• Selected factors affecting utilization of social services by women clients of two domestic violence shelters

      Horner, Douglas Charles; Belcher, John R. (1992)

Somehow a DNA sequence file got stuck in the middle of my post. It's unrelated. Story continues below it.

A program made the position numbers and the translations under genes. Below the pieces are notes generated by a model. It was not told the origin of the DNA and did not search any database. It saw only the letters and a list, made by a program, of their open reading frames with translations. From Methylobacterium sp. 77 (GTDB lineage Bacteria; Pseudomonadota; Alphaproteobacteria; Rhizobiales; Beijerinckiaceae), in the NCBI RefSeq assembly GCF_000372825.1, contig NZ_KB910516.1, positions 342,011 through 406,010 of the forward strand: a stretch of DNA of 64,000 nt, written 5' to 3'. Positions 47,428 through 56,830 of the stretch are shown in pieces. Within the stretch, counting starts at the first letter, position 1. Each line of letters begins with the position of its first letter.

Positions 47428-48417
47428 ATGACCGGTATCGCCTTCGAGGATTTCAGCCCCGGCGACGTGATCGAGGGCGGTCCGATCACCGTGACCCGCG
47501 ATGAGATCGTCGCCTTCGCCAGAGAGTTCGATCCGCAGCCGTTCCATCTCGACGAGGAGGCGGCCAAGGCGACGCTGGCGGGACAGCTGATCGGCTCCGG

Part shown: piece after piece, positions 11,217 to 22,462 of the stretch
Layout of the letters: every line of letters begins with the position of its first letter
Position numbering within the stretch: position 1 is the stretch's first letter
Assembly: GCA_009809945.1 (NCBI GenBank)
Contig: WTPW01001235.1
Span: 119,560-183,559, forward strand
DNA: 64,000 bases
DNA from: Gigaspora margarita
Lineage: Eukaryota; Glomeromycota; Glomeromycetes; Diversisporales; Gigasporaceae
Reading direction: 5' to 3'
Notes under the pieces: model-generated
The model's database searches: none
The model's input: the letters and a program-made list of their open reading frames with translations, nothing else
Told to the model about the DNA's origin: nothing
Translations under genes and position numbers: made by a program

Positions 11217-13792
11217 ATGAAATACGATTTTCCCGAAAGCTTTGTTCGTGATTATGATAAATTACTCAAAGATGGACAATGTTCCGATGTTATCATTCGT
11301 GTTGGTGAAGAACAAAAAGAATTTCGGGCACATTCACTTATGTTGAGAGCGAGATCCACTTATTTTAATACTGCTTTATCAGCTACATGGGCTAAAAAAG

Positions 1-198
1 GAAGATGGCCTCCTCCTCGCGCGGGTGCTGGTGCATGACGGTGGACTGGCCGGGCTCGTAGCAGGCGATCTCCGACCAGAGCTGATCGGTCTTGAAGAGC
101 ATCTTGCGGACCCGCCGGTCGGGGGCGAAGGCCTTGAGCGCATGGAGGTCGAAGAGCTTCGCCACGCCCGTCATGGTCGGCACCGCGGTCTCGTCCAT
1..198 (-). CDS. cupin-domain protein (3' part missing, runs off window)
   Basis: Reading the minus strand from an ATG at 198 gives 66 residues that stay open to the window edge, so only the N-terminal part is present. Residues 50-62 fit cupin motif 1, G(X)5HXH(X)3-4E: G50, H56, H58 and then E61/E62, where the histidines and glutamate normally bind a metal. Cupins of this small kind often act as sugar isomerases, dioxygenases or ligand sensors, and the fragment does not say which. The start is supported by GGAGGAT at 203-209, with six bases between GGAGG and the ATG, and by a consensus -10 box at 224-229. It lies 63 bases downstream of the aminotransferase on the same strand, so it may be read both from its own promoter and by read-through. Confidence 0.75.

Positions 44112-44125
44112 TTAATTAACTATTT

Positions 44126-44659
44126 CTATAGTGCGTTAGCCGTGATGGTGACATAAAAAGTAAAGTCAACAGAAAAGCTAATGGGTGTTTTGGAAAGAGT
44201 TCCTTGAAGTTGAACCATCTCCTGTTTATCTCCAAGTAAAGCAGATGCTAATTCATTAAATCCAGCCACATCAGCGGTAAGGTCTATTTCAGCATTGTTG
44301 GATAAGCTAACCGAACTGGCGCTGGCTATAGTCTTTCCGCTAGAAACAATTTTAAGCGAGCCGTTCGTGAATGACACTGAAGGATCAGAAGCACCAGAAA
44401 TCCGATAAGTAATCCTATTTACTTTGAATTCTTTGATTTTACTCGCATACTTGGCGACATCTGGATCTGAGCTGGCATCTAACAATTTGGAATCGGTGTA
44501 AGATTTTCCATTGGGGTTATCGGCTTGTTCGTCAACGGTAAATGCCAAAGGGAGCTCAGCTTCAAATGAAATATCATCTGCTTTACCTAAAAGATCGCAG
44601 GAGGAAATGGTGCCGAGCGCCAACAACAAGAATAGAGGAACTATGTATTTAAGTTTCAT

Utilizing a model based on ecological theory and feminism, the major research question for this study was: What factors in the experience of women victims of couple violence who request assistance from shelters are associated with the use of shelter services? The dependent variable for this research, the use of shelter services, was measured by two constructs; the length of shelter stay and the use of referrals by clients for additional services. The use of referrals was operationalized constructing a ratio of the number of referrals completed by a client and the number of referrals provided. Two primary independent variables were identified for analysis; clients' perception of social support and clients' identification with feminist/egalitarian values for couple relationships.;Six control variables were employed to test if spurious relationships existed between variables or offer alternative explanations to relationships suggested. These are frequency and intensity of abuse, length of the couple relationship, age of the victim, educational incompatibility of the partners, employment status of the victim, and risk of abuse to womens' children by the partner. A fourth variable set, type of referral provided, was employed to test what additional explanation of variance in the dependent variable constructs may be determined.;Interviews were completed with women clients of two domestic violence shelters (50 women from each shelter) yielding a total sample of 100. The statistical analysis was accomplished using a linear hierarchical multiple regression model. The results obtained for the completion ratio dependent variable indicated that 42% of the variance was explained at a statistically significant level for the total model. Four variables significant in the model included perceived social support, age of the clients, perceived risk to children, and referrals for protective services. No statistical relationships were found concerning total days of shelter stay. Social workers in shelter settings should evaluate further the importance of these and other variables, during the intake phase for sheltering, to have information concerning clients' potential utilization of services within the shelter and from the social service community. This information may assist service planning and funding.